Poems in Near/Miss seldom progress along the straightforward lines of argument, narrative, or description. Instead, lines, and the rhetoric that they contain, shuffle forward and back, make progress and contradict themselves through a series of non-sequiturs, leaps, and half-finished aphorisms. The poems feel deliberately cobbled together, as if crafted by lumping randomly associated thoughts and overheard phrases. At times, the collection’s aesthetic resembles that of John Ashbery, who sweeps together scraps and leftover bits of unrelated language in his poems. In a poem tellingly titled “Catachresis My Love,” Bernstein cobbles together a number of different rhetorical approaches. The poem, like many others in the collection, at once makes poetic claims and playfully—and ironically—retracts them in order to substitute new, often-contradictory, claims and statements. For example, Bernstein writes,
We who are not in control must always make do, use the materials at
hand as best we can.
My interests, ideological and poetic, are quite different than those of
most other poets, so my methods are necessarily particular, a swerve. . . .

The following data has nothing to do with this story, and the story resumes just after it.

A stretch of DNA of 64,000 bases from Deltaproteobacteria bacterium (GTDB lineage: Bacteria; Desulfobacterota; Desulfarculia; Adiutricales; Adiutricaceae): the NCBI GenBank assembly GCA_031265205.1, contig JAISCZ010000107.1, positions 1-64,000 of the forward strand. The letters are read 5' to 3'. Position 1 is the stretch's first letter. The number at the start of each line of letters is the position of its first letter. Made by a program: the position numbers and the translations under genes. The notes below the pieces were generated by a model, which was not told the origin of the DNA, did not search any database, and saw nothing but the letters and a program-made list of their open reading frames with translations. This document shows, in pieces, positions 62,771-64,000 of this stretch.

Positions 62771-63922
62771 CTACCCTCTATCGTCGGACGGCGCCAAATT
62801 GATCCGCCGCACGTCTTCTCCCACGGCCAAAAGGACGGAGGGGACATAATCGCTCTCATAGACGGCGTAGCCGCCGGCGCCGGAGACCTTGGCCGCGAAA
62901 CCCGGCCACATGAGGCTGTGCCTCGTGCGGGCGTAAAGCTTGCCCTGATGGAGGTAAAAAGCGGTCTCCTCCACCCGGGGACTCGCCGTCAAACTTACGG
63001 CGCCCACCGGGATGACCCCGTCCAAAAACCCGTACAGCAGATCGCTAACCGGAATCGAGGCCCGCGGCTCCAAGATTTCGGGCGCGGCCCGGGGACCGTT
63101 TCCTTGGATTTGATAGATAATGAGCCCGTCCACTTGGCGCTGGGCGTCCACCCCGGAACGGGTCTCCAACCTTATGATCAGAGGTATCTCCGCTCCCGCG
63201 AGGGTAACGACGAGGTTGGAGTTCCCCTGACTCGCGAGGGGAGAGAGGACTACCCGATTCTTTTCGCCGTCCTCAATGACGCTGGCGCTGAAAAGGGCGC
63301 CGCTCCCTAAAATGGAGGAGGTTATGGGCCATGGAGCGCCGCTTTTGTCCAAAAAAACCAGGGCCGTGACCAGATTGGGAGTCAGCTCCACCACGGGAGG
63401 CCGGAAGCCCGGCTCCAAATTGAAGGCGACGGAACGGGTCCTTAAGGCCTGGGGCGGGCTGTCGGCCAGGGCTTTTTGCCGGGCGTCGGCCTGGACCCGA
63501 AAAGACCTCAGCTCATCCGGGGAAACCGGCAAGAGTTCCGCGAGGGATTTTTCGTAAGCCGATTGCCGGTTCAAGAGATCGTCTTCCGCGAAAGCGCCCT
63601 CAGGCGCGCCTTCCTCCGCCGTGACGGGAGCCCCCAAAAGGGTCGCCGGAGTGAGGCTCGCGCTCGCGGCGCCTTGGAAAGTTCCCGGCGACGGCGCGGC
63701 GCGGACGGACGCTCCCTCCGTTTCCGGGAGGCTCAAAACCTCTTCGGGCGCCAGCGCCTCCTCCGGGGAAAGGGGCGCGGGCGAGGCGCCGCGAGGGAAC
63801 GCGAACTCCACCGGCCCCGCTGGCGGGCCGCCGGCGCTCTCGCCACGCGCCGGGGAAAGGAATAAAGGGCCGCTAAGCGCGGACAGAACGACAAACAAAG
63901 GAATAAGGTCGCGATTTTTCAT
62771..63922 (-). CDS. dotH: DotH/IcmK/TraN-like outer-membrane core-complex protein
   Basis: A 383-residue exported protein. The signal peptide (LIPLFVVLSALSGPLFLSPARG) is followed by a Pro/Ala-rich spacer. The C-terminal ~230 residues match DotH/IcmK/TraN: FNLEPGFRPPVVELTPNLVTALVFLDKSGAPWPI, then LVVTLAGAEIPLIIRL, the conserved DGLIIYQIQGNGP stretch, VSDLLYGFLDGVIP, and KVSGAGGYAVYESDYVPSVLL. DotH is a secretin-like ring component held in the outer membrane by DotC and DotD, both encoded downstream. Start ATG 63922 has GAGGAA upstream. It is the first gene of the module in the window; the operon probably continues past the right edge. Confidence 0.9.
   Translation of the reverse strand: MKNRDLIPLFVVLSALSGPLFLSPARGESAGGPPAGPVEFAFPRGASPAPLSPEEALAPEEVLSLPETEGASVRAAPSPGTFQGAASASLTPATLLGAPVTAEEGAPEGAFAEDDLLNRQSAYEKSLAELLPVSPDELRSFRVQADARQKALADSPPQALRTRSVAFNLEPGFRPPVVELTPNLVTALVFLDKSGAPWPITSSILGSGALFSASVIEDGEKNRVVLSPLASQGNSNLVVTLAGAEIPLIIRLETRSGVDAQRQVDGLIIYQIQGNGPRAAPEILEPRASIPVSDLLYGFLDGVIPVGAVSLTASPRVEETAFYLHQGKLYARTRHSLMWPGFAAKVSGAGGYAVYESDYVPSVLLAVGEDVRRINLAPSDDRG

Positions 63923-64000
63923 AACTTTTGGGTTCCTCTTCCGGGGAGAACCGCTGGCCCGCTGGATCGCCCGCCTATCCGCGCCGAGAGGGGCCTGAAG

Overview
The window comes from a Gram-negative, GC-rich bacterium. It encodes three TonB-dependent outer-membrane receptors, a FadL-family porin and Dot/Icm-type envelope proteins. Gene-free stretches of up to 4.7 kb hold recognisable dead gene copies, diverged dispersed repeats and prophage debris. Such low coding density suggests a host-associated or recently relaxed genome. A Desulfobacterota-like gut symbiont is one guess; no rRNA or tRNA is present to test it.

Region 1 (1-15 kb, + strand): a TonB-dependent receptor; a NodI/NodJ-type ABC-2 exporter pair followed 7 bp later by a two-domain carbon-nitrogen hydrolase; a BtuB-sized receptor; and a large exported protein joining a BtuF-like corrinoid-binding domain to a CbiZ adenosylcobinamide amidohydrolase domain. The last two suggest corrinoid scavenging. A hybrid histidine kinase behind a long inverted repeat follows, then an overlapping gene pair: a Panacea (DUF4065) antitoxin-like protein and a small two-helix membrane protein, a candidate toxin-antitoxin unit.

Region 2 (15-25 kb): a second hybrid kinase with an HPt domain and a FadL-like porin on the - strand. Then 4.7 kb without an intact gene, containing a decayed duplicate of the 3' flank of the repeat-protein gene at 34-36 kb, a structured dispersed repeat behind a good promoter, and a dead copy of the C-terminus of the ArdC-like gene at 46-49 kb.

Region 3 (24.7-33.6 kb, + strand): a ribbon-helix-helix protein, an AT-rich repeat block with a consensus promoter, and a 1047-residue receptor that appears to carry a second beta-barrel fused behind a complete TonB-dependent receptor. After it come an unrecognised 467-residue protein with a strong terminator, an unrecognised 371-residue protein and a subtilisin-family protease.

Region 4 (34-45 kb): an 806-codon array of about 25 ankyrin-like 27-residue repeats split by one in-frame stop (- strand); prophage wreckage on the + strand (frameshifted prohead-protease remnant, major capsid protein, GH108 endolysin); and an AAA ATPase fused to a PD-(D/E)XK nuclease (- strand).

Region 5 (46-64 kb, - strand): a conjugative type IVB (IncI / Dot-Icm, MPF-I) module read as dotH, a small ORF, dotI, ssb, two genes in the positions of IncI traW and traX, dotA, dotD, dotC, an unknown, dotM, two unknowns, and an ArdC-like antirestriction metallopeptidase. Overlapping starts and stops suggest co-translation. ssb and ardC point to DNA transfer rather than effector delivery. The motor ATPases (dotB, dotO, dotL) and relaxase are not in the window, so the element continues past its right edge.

Still water runs only as deep as you can throw it.
. . .
Omniscient I’m not, just plenty conscious.
[ — Mephistopheles, Goethe’s Faust]
Don’t revise. Rethink.
I don’t know if I am anxious because I’m depressed or depressed
because I am anxious.
The tyranny of reflection is the gateway to liberation. The road to
freedom is paved with unanswerable questions.
Irony is as close to truth as language allows.
The final quoted line—“Irony is as close to truth as language allows”—can be read as something of a cipher for the entire collection, a line that allows access to many of the other heavily ironic poems. On a conceptual level, the poems avoid constructing a systematizing poetics because, as economic and political history have shown, systemization more often than not leads to prescriptive and oppressive modes of order. Or, as Bernstein writes, “—As if the cure for capitalism is more capitalism; the cure for theft, / more theft; the cure for misery, more misery.” So irony, for Bernstein, is a way around this political bind: rather than pursuing sincerity-ridden forms of truth, his poems approach irony as a less-problematic substitute that presents but doesn’t feel obligated to answer any “unanswerable questions.”